The Partisan Parting of Newscasts: Two Issues and Three News Outlets

Gordon Tullock had a knack for identifying issues in need of new twists on old arguments that changed settled conclusions in economics (consider his notable development of the now well-established theory of “rent-seeking”2). By the late-1960s, the median voter model was a staple of public choice economics (used most prominently in explaining why presidential candidates tended to adopt centrist policy positions). Tullock effectively asked, “What if there are three candidates—X, Y, and Z—who seek election concerned with two issues and who can win the election with a plurality?”

Tullock addressed the question with the aid of Figure 2, which has police expenditures on the horizontal axis and fire protection on the vertical axis. Voters are, again, assumed to be numerous and spread evenly within the space of the graph. Given the analytics of the previous median-voter model (one issue and two candidates), an initial presumption might be that the three candidates would be pressed to adopt similar positions on the two expenditure levels, in the center of the distribution, for example, at X, Y, and Z. But X has a clear incentive to move away from position X. X can lose votes among the “centrists,” but can pick up votes by more closely representing the interests of Y and Z voters.

Figure 2. Police Expenditures and Fire Protection

Candidates Y and Z have similar incentives to move away from the center, both to gain votes and to fend off the other two candidates’ movements to garner greater vote counts. By moving from their initial positions to Y’ and Z’, they can retake votes that X peeled off by moving from X to X’. After moving away from the center and apart, each has a strong disincentive to move back toward the center: they will lose votes on balance.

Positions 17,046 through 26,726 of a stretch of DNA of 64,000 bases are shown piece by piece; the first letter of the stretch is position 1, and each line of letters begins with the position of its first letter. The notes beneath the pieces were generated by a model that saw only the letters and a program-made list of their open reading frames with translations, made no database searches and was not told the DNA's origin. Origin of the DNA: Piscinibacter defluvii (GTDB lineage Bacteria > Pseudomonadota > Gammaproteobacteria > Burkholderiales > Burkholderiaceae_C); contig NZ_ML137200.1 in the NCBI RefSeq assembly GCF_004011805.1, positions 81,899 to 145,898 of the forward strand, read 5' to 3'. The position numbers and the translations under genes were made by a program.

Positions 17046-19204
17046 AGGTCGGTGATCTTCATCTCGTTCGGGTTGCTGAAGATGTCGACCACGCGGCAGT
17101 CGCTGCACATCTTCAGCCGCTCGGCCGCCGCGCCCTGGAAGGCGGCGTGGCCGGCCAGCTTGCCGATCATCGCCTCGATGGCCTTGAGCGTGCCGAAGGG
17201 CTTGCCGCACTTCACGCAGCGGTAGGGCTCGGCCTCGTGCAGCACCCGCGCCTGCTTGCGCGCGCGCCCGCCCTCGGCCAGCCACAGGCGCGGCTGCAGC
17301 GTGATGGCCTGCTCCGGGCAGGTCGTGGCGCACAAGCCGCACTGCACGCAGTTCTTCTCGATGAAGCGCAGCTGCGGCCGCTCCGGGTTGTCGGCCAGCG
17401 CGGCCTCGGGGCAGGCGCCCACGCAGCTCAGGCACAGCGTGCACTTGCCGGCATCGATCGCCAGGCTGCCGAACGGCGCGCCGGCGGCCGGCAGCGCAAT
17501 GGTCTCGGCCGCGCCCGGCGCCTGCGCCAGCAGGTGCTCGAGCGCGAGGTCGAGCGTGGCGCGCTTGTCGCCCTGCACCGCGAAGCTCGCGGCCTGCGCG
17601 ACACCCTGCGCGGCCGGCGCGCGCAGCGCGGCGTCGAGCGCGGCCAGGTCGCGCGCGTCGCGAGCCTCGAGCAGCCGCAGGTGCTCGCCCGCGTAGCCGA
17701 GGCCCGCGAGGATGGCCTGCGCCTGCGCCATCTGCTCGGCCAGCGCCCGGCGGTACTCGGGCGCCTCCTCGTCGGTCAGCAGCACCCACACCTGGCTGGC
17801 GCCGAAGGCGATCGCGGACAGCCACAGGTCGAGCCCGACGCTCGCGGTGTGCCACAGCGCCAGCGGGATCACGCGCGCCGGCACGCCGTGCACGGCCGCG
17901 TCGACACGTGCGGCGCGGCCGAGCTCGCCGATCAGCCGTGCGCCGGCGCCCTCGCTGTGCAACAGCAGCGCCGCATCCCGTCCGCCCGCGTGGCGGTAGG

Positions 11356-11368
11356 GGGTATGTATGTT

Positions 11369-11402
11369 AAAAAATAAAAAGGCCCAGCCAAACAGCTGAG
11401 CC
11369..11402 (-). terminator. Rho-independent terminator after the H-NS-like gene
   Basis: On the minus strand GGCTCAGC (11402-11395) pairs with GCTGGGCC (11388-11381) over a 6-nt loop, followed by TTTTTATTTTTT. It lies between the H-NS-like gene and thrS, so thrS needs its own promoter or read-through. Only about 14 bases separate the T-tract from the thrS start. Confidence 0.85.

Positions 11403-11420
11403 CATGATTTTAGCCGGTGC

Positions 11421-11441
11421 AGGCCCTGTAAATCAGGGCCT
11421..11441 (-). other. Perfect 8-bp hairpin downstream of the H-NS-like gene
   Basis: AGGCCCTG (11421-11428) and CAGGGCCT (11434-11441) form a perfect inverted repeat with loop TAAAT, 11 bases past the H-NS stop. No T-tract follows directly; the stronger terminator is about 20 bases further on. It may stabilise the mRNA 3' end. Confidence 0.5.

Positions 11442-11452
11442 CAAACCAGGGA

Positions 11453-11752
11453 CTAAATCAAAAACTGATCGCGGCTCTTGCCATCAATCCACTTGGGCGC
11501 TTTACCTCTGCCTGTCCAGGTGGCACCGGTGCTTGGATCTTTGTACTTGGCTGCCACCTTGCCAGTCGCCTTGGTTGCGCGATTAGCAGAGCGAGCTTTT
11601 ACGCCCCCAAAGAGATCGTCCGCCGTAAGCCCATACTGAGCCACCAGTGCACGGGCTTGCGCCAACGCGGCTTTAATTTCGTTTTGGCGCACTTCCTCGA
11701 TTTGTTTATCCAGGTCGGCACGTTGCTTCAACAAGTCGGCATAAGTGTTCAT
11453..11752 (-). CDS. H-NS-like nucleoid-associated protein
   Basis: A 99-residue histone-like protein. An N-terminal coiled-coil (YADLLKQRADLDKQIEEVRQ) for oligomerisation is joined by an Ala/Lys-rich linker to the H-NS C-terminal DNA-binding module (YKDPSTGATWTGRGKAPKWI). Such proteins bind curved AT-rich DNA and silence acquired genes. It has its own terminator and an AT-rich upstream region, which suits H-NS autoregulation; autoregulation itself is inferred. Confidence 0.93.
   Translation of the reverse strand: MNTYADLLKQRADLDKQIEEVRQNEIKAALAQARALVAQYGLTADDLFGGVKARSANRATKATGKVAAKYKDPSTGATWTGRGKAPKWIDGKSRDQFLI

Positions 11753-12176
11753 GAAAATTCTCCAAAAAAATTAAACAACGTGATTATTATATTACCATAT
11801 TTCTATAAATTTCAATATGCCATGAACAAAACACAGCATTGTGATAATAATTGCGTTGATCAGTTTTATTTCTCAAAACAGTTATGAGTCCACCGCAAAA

Of course, it follows that as the voters spread out in the two-dimensional graph, the greater the policy distances among the candidates. No one should be surprised if an increase in the number of candidates gives rise to a greater spread in the candidates’ positions. With a growing count of candidates, new entrants might find that taking more “extreme” (less-centrist) positions, say, closer to one of the four corners in the graph, improves their chances of being elected. The corners may have few votes, but entering candidates can reason that those corners still improve their election chances over what they would be if they moved closer to other candidates’ positions and divided the votes between them.

More Issues and More Media Competitors

Our foregoing discussion relating to politics has an obvious application to the evolving journalism market over the past five or more decades. With the dramatic growth in the number of issues of interest to news consumers and in the number of media competitors, news outlets should be expected to move apart on their coverage of policy issues, just as growth in candidates and policy issues should be expected to move the candidates apart in their efforts to win elections.